A return to the kitchen and home cooking...

Inspired by the beautiful Morocco!

There is nothing better than home-cooked food! Best of all is the gathering of a family over a home cooked meal, sharing their thoughts, their day and simply being together as a family. These are the essentials of family living and the memories of our children in the making. Let us try and slow down, enjoy our family, kids and cooking. Let us find that Balance, there is no better Reward!


This a sweet and savoury dish that will tickle your taste buds. It is my absolute favourite Moroccan concoction! This classic Moroccan tagine of lamb and prunes just mix together like a harmonious symphony. It is a dish with distinguished flavours, with a deep rich sauce that will satisfy all your cravings. The sweetness of the prunes and apricots is balanced by the seasoning, spices, and the melt-in-your-mouth lamb meat making this dish the perfect indulgence.

A dish about Balance!

The art in making this dish lies in finding the balance between the sweet and the savoury flavours. If you add too much fruit, the tagine will come out too sweet, and somewhat tiring for the palate. If you barely add the fruits, the flavour will be shallow and incomplete. The addition of orange blossom water is classic to this recipe, but make sure you do not over do it as it will add a bitter note to your tagine. It can be omitted, but then it won’t be the classic Lamb & Prune Tagine and it actually makes this dish, so I really recommend you don’t take it out. In fact, a slight hint of orange blossom water lends this dish its distinguished flavour, and almost takes you to the streets of Casablanca in the open market where hints of this aroma are always present.

It is customary to serve this dish with a side serving of green and black olives, the savoury flavours of which will perfectly suit this tagine. Tagine is commonly served on its own, or with a side serving of bread. I like to have it with a side of couscous, as I find the textures to be great together. But this serving with couscous is my personal preference and not the authentic Moroccan way to serve this tagine.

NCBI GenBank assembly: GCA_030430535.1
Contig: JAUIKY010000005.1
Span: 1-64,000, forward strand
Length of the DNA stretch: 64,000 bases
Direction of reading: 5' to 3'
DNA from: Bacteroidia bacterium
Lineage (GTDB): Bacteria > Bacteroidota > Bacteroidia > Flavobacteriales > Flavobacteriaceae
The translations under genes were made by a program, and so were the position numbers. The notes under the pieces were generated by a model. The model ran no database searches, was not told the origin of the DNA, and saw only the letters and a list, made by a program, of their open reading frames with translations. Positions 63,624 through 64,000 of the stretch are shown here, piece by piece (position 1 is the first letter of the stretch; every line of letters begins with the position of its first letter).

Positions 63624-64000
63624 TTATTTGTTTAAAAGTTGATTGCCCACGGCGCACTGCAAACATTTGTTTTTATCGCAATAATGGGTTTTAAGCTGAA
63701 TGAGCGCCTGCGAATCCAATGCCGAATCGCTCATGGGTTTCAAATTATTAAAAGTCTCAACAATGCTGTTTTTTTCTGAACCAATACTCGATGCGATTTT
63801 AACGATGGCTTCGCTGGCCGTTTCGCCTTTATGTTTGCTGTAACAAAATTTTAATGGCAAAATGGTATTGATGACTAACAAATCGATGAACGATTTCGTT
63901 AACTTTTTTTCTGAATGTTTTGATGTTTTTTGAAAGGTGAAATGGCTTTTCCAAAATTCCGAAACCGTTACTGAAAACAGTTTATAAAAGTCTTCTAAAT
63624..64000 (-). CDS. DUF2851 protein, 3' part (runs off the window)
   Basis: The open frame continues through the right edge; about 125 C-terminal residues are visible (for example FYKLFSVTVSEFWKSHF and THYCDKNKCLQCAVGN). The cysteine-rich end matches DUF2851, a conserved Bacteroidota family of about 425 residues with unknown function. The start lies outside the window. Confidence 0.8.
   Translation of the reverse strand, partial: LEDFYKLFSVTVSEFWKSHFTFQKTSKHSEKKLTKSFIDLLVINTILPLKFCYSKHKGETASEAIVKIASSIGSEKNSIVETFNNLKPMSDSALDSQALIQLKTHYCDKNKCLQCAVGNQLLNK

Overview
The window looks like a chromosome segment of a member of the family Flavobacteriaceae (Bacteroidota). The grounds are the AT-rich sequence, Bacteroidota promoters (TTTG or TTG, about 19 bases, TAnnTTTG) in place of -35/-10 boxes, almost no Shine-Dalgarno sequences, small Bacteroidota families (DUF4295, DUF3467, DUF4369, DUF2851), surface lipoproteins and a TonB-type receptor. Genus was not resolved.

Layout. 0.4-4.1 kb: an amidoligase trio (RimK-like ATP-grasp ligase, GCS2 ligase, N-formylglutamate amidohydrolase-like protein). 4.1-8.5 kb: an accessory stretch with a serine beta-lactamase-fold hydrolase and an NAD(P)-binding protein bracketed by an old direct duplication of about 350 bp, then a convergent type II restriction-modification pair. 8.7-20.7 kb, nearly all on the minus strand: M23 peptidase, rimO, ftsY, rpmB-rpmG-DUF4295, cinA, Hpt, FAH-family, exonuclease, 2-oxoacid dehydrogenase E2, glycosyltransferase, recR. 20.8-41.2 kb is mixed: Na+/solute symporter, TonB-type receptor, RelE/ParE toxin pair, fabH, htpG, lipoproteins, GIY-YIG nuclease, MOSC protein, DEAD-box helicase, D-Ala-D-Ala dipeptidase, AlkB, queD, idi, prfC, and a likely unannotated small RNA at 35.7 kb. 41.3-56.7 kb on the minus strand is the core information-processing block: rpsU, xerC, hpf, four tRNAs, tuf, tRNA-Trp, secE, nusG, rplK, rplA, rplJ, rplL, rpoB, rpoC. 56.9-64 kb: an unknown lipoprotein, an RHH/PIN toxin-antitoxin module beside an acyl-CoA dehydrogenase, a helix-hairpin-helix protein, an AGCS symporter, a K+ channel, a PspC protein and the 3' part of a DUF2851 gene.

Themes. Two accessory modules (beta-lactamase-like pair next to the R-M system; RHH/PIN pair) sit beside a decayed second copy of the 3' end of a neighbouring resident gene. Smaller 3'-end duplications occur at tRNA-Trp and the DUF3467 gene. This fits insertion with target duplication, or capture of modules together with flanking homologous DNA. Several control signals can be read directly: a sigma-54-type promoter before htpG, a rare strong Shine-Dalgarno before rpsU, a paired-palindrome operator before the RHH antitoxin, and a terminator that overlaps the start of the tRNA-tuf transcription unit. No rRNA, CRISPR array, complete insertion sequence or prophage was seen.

Finally, I am not too big on the dried apricots here, I find they distract from the prune-meat heaven. So I usually omit them, although the traditional recipe includes them. I go for only prune and meat with some toasted almonds. But you may want to stick to the original and keep the apricots.

Here is how it’s made…


Serves: 4
  • 1 KG lamb shanks (on the bone or boned)
  • 2 large brown onions, sliced
  • 1 garlic clove, crushed
  • 1 tsp ground ginger
  • 1/2 tsp ground cinnamon
  • 1 tsp ground turmeric
  • 1/2 tsp DS Himalayan Pink Salt
  • Freshly cracked black pepper to taste
  • a pinch of saffron
  • 1 small bunch fresh coriander, finely chopped
  • 1 small bunch of parsley, finely chopped
  • 1/2 cup DS Organic Extra Virgin Olive Oil
  • 750 ml water
  • 250g dried prunes, stoned
  • 150g dried apricots (optional)
  • 2 tbsp orange blossom water
  • 100 ml water
  • 1 cinnamon stick
  • 1 tbsp sesame seeds
  • 2 tbsp raw honey

In a small bowl, mix together the chopped coriander and chopped parsley and set aside.

In a separate bowl marinate the meat pieces, by placing them along with the ground spices, crushed garlic and half the quantity of the mixed chopped herbs. Add half the quantity of the olive oil and mix to coat all evenly. Leave to marinate in the fridge for 1-2 hours.

Once done, heat the remaining olive oil and saute the sliced onions until translucent but not browned, add the meat pieces and any remaining marinade then stir to coat. Brown the meat slightly on all sides.

Add the water and stir scraping the bottoms then bring to a boil. Once boiled, cover the pot and leave to simmer for 1 hour.

15 minutes before the end of cooking, place the honey, cinnamon stick and 100 ml of water in a sauce pan. Bring the mixture to a boil, then add the stoned prunes (and apricots if using). Stir to coat and allow to simmer for 10 minutes. Remove from heat and stir in the orange blossom water, then the sesame seeds and coat all.

Once the meat is done cooking, add the prunes mixture to the tagine and dress with the toasted almonds if using, then garnish with the remaining chopped herbs. Serve immediately.

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